What A Tangled (World-Wide-Artificially-Intelligent) Web We Weave, When We Practice To Infer & Predict !

The societal and generational Intellectual Debt accrued, as a result of our reliance on modern (invisibly pervasive and widely ubiquitous) Artificial Intelligence overlords - who offer us persuasive, indispensable, succinct and (seemingly) correct answers, is the topic of an insightful article in The New Yorker by Jonathan Zittrain.

It is not that the Artificial Intelligence Systems are not effective, but the fact that they are impenetrable and our focus to “produce answers that work, without offering any underlying theory” that are worrisome. When we accept those answers without independently trying to ascertain the theories that might animate them, we accrue Intellectual Debt.

We have AI systems that work without us fully understanding how they work and they are everywhere - making decisions for us, driving us around, investing our hard earned assets, enticing us to buy things and (at some point) making life & death verdicts !

I urge all to read Jonathan’s article in The New Yorker (or, a slightly longer version in the Medium) and ponder about our artificially intelligent digital systems. (Spoiler : The Longer versions is better !)

Let me quickly point out the salient arguments articulated by Jonathan and then get on a soapbox, pontifying how our AI systems should behave, which will be familiar to all the regular readers of my occasional blogs ;o)

1 The “answers first, explanations later” approach incurs Intellectual Debt when we can’t (or won’t) seek the explanations for

2 The systems we can’t explain fully are likely to have unknown gaps in accuracy/inference that amount to vulnerabilities for a smart and determined attacker

3 Seduced by the predictive power of such systems, we may stand down the human judges whom they promise to replace and eventually will have no easy process for validating the answers they continue to produce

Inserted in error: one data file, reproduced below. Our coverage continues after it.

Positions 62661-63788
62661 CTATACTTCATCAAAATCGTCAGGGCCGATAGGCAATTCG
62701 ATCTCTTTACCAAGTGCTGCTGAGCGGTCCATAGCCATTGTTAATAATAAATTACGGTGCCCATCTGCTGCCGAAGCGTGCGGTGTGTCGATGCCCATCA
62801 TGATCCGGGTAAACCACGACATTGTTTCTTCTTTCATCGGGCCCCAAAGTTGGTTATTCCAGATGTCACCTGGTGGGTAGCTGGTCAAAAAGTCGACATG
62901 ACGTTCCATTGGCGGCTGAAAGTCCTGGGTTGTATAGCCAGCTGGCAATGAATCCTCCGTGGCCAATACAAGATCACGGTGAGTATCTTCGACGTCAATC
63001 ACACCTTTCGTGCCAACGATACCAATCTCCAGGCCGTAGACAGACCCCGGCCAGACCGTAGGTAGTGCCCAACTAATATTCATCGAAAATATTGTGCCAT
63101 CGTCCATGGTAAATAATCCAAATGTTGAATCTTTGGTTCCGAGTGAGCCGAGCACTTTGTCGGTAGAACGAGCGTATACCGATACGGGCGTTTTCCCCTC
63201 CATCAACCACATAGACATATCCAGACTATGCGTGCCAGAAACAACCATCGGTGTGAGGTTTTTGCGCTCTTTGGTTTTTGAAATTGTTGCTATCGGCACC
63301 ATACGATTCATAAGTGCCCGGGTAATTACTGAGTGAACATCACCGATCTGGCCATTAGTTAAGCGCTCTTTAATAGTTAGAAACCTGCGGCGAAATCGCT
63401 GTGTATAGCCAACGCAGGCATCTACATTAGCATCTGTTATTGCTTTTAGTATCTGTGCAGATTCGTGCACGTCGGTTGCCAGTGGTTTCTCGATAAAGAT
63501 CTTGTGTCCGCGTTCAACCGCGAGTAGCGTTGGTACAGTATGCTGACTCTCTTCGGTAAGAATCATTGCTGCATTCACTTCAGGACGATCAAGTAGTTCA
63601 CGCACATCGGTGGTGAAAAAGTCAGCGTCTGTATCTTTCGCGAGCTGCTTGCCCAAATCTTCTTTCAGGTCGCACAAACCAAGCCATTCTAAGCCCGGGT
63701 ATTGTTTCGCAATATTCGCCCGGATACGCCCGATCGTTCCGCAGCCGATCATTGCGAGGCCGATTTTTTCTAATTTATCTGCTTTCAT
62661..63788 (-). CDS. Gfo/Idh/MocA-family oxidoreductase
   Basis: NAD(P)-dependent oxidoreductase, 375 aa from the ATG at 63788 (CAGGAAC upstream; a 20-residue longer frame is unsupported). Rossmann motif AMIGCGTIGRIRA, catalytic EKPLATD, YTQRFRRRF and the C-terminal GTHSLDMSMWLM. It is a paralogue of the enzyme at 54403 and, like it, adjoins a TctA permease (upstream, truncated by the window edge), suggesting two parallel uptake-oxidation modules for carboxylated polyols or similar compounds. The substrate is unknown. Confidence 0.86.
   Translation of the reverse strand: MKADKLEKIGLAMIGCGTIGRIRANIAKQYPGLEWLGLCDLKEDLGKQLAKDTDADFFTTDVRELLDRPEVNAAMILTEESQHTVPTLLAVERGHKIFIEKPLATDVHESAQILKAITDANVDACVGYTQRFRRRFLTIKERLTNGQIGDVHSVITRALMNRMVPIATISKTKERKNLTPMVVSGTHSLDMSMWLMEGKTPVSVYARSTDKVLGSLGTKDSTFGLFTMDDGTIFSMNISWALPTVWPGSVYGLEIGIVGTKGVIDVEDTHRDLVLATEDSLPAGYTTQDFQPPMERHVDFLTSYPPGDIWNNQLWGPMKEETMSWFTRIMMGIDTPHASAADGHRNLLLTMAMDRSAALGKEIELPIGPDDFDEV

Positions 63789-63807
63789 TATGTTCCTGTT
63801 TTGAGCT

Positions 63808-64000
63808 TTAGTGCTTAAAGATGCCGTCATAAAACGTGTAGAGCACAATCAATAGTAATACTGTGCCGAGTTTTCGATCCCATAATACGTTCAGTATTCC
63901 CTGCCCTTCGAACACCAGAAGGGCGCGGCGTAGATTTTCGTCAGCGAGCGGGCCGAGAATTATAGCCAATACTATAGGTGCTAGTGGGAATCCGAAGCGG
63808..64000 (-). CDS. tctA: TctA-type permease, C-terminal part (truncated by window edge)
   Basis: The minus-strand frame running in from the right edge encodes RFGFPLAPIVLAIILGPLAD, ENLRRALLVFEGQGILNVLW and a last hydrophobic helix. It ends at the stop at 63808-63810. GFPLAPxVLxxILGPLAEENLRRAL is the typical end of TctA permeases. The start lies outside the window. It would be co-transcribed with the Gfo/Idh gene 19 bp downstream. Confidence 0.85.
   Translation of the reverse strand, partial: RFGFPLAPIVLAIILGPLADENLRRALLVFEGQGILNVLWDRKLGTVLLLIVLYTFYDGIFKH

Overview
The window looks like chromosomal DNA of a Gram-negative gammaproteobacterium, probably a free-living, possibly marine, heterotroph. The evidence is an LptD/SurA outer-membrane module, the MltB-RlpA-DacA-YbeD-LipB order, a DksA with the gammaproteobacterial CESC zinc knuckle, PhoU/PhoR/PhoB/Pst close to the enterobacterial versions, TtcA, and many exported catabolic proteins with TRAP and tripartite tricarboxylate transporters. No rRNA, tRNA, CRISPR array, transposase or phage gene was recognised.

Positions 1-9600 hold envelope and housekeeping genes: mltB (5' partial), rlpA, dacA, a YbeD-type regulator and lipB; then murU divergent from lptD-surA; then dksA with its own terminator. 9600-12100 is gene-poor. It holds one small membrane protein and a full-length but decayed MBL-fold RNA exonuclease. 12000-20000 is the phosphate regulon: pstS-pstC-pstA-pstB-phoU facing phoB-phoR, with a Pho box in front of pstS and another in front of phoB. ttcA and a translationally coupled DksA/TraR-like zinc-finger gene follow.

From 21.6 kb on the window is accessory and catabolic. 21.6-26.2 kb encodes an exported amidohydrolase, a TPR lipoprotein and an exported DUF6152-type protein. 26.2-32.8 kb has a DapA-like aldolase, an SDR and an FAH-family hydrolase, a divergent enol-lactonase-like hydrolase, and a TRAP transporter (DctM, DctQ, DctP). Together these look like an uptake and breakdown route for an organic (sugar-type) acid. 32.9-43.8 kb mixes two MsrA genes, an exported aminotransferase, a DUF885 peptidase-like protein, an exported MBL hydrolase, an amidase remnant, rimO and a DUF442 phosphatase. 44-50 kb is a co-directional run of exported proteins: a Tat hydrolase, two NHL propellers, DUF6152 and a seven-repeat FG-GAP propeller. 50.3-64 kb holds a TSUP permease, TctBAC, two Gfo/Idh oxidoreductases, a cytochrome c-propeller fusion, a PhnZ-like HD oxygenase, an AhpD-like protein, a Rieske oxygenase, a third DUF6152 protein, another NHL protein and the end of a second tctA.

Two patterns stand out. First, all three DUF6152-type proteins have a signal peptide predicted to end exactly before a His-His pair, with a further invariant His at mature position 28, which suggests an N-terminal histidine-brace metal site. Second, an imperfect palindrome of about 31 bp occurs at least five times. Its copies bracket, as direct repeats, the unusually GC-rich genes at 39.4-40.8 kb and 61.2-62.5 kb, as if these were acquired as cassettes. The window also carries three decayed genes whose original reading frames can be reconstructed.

4 While the risk of a smaller piece of AI blackbox can be mitigated, as AI frameworks become easy to embed making them invisibly pervasive and widely ubiquitous, their unintended aggregated consequences become unmanageable & highly risky

5 The most profound, issue with intellectual debt is the prospect that it represents a larger movement from basic science towards applied technology, one that threatens to either transform academia’s investigative rigors or bypass them entirely

6 We need to quantify and track the Intellectual Debt. It has a funny way of shifting the control from the borrower to the lender, from the consumer to the manufacturer — for example, morality might shift from a driver to the society (e.g.where to turn in case of the Trolley Problem will be legislated) and the culpability of an accident, from the driver to the vehicle manufacturer !

Intelligible Systems & Counterfactuals

I read somewhere that an intelligent dishwasher need not wash dishes the way we do; they need not even be intelligent, but the end result should be the same. Airplanes do not have floppy wings but they fly, cars do not have legs but they take us to places !

The counterfactual interpretation (as in, The Turing machine) is that, our digital systems need not exhibit intelligence (as we define it), but results should be indistinguishable (from what a human would do). But as the wizard says “Toto, I’ve a feeling we’re not in Kansas anymore".

  • We need more than indistinguishable behavior — we need explainability, interpretability, transparency and above all, be able to understand why they work they way they work !
  • We need to be able to trust the AI systems — Are they doing the right things and would they continue to do so ?
  • Transparency is necessary for trust, but not sufficient for understanding. Moreover, the systems can be interpretable without exposing their internal mechanisms. For example mechanisms like LIME,SHAP and Integrated Gradients enable us to understand the AI models.
  • The domain of Explainable AI is very nascent; in the mean time, we should build-in defenses and guardrails that are vigilant about the data distributions that our AI systems encounter at runtime (they shouldn’t extend beyond what they have knowledge about), keep an eye on their model drifts as well as blind spots (e.g. tendency to meander around, large dimensional, saddle points)

Interestingly, we might need the BladeRunner-like question banks to periodically introspect what the AI systems are learning. It might have prevented the Microsoft bot from turning into a not-so nice artifact !!